Yes, the man was acting aggressive.  Yes, there was potential need for force.  But was there need for lethal force?  I am highly doubtful of that.  First, most officers these days are equipped with secondary non-lethal force items (baton, pepper spray, and tazers).  Were any of these put into use? They should have been…

“The officers made verbal commands for the suspect to drop whatever he had in his hand, to stay still and to speak with the officers, but the suspect continued to make threats,”

Second, I’ll go out on a limb here and say that there was no reason they should not have been able to restrain this man without the use of their firearms.  There were at least two offices involved per the article. The man was a double amputee, thus largely immobile. Even if one officer was pinned an attempt to grab the man’s hands should have provided both the determination that he did not have a gun, and the elimination of the man’s mobility through his wheel chair.

How hard would it have been for one officer to grab the chair and turn it on it’s back or both officers to restrain the arms. (Remember, this guy is a double amputee it’s not like he could use his legs to run or kick.)

Frankly, you could take any ol’ Joe, Jane, or 10 year old kid and put a gun in their hand and tell them go into a room and if any resistance or defiance is made – shoot!

That’s NOT WHAT WE PAY OFFICERS TO DO, we pay you to go into a room, handle a matter and shoot only as a last resort.  Shame, shame, shame….

I am sorry, but I am gravely concerned by how trigger happy many police departments have begun.  I feel police are merely armed citizens and should be held responsible to the same level as an armed citizen, just more so.  And if an armed citizen did what these Houston area police officers did they would in no way pass muster of self-defense.  So please, anyone, anyone in uniform, explain to me the justification of law enforcement officers to meet a lesser standard in armed conflict than a mere “armed citizen”.

Frankly, if I was a judge in this matter, I would make every officer in that department sit through the NRA’s pistol training courses:

  • FIRST Steps Pistol Orientation
  • Basic Pistol Shooting Course
  • Advanced Pistol
  • Basic Personal Protection In The Home Course
  • Basics of Personal Protection Outside The Home Course

That would be the bare minimum to ensure that said officers not exceed their authorized role in society.  To the men in blue, I am sorry if this post is harsh, but it’s got to stop. Seriously, I understand you take risks day in and day out, and are underpaid to do so.  But that doesn’t lessen the responsibility and behavior that are required and expected by society.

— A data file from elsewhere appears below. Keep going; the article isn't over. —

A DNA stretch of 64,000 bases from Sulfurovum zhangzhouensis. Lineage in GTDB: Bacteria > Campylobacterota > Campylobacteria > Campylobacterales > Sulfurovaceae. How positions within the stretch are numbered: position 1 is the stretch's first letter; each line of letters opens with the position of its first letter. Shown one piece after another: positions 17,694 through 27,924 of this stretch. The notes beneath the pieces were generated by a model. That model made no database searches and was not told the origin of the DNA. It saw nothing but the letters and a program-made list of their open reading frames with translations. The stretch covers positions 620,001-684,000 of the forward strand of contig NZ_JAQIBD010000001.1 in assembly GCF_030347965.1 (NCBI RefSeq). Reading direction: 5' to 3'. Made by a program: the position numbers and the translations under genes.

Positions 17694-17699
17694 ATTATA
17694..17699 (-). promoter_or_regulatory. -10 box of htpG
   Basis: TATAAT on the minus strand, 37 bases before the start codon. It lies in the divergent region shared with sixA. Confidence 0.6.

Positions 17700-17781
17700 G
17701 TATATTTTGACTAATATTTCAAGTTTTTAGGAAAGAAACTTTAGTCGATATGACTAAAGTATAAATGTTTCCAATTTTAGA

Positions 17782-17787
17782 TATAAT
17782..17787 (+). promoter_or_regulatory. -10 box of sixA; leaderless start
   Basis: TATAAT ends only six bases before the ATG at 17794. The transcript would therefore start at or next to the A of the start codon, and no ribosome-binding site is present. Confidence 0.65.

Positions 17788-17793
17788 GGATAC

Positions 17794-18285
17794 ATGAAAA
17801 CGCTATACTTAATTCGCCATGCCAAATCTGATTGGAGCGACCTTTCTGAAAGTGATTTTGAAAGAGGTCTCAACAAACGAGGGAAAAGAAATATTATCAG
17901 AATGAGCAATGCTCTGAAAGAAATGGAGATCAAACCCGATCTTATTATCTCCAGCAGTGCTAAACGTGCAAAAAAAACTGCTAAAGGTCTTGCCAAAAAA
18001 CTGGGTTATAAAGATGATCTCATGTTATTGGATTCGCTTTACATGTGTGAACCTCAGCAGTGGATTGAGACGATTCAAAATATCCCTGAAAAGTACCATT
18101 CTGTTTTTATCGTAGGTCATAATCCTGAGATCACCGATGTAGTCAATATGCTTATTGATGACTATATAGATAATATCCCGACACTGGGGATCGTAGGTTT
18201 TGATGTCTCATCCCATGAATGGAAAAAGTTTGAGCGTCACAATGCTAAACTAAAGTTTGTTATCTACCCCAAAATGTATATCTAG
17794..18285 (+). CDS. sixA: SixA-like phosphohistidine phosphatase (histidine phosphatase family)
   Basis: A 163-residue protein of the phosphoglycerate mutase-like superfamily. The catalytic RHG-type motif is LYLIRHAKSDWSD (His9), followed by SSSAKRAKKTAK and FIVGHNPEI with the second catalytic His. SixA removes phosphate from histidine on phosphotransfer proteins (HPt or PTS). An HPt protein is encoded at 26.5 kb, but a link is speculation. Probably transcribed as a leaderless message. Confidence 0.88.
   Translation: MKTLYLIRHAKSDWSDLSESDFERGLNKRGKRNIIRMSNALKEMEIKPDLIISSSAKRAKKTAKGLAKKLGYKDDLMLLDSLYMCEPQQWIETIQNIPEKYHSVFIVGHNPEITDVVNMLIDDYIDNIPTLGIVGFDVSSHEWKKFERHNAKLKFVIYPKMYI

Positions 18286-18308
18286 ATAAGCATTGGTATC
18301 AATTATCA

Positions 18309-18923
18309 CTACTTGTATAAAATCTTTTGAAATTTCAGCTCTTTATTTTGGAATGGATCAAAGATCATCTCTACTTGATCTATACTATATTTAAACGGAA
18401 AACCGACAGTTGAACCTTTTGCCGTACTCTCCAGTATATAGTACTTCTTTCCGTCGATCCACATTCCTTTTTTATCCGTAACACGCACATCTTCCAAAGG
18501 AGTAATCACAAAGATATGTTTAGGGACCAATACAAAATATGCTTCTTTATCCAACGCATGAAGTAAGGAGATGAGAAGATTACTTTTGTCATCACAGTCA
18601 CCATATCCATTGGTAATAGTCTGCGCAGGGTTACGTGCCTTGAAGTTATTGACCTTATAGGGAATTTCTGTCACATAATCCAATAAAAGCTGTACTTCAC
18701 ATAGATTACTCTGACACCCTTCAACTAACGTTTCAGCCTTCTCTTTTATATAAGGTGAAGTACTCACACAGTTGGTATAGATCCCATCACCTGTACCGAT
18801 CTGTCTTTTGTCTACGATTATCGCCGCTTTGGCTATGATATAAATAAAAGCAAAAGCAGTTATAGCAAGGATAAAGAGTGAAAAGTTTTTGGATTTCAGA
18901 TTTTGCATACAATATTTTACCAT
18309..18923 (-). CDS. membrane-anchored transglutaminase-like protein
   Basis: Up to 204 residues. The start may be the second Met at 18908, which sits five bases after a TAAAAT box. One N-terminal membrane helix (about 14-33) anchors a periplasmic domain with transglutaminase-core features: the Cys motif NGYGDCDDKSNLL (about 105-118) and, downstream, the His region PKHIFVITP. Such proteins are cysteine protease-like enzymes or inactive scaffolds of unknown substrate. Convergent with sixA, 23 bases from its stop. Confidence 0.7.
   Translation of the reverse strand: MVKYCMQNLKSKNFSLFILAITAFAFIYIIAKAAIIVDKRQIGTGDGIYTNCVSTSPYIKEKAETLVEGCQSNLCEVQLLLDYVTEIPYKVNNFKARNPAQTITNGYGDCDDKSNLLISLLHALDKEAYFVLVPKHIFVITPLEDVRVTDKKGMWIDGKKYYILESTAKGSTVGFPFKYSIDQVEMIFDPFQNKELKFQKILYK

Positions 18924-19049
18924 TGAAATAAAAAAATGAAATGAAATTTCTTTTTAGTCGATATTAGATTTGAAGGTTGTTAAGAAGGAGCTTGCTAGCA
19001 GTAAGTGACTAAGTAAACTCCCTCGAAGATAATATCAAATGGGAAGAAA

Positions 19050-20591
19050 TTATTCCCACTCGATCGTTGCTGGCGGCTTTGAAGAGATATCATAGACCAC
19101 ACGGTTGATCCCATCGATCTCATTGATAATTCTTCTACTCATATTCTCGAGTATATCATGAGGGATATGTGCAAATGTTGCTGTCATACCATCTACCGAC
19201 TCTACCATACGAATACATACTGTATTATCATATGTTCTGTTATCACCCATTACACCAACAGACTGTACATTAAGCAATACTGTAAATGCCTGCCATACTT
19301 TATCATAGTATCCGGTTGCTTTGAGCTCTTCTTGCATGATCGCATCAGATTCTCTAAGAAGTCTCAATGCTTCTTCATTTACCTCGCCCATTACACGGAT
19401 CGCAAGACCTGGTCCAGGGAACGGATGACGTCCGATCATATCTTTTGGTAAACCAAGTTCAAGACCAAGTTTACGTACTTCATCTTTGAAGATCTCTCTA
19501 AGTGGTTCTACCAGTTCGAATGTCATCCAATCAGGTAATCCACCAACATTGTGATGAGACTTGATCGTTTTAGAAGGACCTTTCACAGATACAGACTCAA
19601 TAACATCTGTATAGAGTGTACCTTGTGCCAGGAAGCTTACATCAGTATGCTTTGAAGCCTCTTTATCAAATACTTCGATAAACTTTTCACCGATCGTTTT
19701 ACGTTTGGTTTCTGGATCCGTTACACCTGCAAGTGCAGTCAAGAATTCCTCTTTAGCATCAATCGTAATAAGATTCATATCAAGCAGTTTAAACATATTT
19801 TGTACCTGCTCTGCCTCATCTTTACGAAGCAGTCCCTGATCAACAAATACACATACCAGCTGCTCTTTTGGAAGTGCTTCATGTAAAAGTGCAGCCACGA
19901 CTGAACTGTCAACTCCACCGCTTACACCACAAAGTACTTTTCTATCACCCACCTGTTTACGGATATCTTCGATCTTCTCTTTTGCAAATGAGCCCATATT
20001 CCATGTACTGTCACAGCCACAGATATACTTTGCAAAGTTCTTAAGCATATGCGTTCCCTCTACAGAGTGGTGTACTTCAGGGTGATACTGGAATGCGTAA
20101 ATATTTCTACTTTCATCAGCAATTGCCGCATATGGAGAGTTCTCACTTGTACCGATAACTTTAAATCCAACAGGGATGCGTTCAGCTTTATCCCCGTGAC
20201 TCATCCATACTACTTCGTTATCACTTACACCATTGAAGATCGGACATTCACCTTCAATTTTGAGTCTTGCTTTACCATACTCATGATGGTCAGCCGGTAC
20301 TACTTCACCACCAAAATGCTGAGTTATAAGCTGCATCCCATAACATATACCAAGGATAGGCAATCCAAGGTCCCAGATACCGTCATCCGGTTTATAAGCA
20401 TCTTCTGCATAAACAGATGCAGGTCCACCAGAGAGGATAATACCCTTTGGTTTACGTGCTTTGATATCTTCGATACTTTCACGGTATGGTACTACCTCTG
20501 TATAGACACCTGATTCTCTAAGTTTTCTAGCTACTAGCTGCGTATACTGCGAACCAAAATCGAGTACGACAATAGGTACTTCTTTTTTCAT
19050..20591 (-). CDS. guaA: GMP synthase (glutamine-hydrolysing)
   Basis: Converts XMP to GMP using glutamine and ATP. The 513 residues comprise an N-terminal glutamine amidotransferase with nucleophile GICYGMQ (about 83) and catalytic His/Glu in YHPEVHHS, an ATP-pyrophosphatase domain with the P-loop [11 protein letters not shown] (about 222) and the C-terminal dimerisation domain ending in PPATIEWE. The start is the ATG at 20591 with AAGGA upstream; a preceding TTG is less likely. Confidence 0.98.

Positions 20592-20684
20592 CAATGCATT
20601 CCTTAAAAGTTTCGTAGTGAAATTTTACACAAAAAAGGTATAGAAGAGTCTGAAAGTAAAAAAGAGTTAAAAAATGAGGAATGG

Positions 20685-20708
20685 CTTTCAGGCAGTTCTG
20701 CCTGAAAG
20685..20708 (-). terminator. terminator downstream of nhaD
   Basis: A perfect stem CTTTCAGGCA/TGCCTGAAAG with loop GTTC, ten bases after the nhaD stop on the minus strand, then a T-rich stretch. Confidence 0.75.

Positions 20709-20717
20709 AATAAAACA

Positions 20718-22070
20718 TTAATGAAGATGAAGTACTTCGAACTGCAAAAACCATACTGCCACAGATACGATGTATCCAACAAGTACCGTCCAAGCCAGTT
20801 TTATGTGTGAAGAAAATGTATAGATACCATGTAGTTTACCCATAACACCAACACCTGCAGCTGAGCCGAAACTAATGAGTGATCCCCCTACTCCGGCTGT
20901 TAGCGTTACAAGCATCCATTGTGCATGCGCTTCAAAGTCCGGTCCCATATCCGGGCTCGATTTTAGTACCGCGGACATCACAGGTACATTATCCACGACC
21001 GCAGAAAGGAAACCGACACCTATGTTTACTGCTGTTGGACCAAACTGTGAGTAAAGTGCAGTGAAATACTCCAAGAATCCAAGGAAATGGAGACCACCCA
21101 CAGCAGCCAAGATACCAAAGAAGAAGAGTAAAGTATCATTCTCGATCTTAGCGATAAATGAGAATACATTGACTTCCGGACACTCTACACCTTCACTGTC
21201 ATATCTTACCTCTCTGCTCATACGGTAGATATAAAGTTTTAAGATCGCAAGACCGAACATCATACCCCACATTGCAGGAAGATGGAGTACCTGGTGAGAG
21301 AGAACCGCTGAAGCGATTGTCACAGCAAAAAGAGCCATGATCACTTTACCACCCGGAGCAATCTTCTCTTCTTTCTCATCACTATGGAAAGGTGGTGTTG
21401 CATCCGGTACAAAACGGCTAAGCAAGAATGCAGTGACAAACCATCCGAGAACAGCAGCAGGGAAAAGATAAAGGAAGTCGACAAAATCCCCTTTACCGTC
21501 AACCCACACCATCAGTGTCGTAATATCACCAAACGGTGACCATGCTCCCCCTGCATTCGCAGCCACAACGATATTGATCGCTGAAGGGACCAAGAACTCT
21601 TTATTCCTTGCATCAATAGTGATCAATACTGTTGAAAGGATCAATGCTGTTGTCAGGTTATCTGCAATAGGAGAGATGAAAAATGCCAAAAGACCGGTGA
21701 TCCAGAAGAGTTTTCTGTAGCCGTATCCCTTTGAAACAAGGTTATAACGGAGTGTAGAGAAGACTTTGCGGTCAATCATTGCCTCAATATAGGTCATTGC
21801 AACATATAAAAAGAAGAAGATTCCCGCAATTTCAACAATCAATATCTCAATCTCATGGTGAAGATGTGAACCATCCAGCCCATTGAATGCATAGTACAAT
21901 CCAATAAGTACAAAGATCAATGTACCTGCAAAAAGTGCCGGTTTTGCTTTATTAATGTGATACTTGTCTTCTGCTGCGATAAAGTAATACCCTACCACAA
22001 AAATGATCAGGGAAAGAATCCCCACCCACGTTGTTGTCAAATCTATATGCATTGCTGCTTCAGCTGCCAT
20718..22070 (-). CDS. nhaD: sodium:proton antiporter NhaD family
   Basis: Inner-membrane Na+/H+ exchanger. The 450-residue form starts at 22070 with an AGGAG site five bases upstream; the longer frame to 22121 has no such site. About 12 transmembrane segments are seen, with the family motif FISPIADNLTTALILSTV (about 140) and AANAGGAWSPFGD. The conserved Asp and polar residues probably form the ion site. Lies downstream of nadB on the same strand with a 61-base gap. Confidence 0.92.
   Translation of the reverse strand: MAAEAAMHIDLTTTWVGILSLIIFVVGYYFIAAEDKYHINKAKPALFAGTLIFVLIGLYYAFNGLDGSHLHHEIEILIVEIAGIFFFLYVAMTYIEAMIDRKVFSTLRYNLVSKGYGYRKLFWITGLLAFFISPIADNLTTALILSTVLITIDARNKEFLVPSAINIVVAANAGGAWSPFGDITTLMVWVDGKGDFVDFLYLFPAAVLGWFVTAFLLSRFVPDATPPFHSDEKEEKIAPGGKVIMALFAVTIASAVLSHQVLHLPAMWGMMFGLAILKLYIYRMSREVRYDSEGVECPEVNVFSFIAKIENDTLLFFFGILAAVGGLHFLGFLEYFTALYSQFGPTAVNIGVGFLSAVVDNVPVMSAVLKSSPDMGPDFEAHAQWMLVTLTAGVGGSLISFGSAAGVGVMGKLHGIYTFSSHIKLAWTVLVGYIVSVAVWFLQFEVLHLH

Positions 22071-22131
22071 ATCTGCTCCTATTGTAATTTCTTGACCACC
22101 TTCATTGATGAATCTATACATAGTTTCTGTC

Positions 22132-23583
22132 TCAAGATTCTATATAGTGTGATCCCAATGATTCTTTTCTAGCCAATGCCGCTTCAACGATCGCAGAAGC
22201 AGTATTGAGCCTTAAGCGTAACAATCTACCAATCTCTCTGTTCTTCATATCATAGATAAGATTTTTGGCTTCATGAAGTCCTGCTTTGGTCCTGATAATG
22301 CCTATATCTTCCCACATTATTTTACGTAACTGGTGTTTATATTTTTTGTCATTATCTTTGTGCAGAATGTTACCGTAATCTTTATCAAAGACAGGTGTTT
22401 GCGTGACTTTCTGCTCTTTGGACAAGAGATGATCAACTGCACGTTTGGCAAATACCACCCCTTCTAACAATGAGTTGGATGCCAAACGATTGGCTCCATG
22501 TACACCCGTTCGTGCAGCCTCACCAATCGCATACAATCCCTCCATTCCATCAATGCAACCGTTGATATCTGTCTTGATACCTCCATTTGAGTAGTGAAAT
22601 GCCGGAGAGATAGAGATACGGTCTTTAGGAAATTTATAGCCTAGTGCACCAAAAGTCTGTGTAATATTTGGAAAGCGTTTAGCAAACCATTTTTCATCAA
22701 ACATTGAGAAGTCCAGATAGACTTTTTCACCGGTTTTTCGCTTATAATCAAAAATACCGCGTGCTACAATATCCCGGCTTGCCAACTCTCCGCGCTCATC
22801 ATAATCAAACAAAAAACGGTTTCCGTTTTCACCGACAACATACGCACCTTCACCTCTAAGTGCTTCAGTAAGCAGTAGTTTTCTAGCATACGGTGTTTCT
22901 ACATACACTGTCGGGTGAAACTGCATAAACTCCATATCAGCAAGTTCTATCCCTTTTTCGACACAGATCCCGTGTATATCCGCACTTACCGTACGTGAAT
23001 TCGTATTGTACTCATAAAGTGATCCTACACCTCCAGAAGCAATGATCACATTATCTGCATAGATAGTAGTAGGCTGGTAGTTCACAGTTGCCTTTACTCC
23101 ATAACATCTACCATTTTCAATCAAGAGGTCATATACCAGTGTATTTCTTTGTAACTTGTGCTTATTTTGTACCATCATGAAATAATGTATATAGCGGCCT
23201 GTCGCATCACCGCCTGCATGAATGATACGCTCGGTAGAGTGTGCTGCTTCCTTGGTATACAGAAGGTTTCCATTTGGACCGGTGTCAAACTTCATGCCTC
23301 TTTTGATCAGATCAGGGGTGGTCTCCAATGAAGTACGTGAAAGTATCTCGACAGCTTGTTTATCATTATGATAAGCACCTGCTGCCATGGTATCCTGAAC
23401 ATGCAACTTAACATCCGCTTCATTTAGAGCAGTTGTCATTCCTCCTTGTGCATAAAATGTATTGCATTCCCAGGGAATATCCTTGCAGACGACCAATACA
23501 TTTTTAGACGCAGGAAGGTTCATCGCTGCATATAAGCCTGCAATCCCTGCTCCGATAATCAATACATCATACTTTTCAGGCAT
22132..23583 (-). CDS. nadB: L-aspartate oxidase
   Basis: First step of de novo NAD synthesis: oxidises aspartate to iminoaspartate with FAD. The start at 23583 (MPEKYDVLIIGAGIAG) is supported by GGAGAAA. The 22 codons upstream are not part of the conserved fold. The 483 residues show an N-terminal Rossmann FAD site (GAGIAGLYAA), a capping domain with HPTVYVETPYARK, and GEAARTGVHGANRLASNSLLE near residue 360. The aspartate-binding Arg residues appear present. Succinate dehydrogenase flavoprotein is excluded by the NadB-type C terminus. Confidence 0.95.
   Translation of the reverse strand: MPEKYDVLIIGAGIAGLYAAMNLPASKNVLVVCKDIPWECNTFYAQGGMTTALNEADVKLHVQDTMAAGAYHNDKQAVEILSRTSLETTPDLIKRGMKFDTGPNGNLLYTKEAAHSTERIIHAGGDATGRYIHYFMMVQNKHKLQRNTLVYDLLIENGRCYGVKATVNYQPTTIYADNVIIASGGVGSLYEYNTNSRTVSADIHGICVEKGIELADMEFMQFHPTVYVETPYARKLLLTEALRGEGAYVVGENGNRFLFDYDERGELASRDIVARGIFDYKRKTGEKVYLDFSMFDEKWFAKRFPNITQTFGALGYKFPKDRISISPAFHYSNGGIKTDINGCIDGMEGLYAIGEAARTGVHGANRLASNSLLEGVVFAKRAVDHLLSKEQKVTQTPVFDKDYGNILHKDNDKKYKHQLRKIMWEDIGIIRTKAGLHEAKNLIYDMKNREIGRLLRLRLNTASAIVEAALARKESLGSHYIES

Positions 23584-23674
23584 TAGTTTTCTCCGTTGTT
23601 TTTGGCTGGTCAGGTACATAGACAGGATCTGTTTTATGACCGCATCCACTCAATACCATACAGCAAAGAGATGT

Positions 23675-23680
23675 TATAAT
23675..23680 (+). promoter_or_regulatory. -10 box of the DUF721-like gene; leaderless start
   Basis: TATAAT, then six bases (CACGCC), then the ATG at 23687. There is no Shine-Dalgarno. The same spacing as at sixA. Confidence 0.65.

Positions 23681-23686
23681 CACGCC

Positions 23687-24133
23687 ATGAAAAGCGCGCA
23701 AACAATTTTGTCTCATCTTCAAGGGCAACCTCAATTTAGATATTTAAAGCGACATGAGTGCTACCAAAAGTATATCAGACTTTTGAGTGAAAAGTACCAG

Published in: on September 24, 2012 at 2:23 pm  Leave a Comment  
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NYPD…in need of some “back to basics” training

16 rounds (9 from one officer, 7 from the second), one dead hostile.  9 wounded civilians (three from direct shots).

So to put this in perspective, for every two shots fired, a civilian was injured.  I am left with a couple of thoughts.  Perhaps NYPD need some better training.  And perhaps they should consider dropping the .45ACP for 9mm.

“I thought, ‘Maybe you could have kicked the gun out of his hand and Steve would have only gotten shot once instead of five or six times.’ … I just ran, I didn’t know what else to do.””

Just running was probably the smartest thing an unarmed civilian could have done in that specific scenario.

Published in: on August 25, 2012 at 10:17 pm  Leave a Comment  
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FBI agents taught to “bend” the law.

I wager most are not surprised by this revelation. Equally unsurprising –

“That review, now complete, did not result in a single disciplinary action for any instructor. Nor did it mandate the retraining of any FBI agent exposed to what the Bureau concedes was inappropriate material.”

In fact, what is surprising is that the agency itself found any criticisms. I’ve pretty much written off “internal investigations”, as everyone I seem to see results in the same result “concludes no breach of conduct or protocol was made”. I put about as much trust in such internal investigations as I do with a junky locked inside a pharmacy.

BTW, anyone know why the warning for “shaking hands with “Asians””?

Published in: on March 28, 2012 at 1:17 pm  Leave a Comment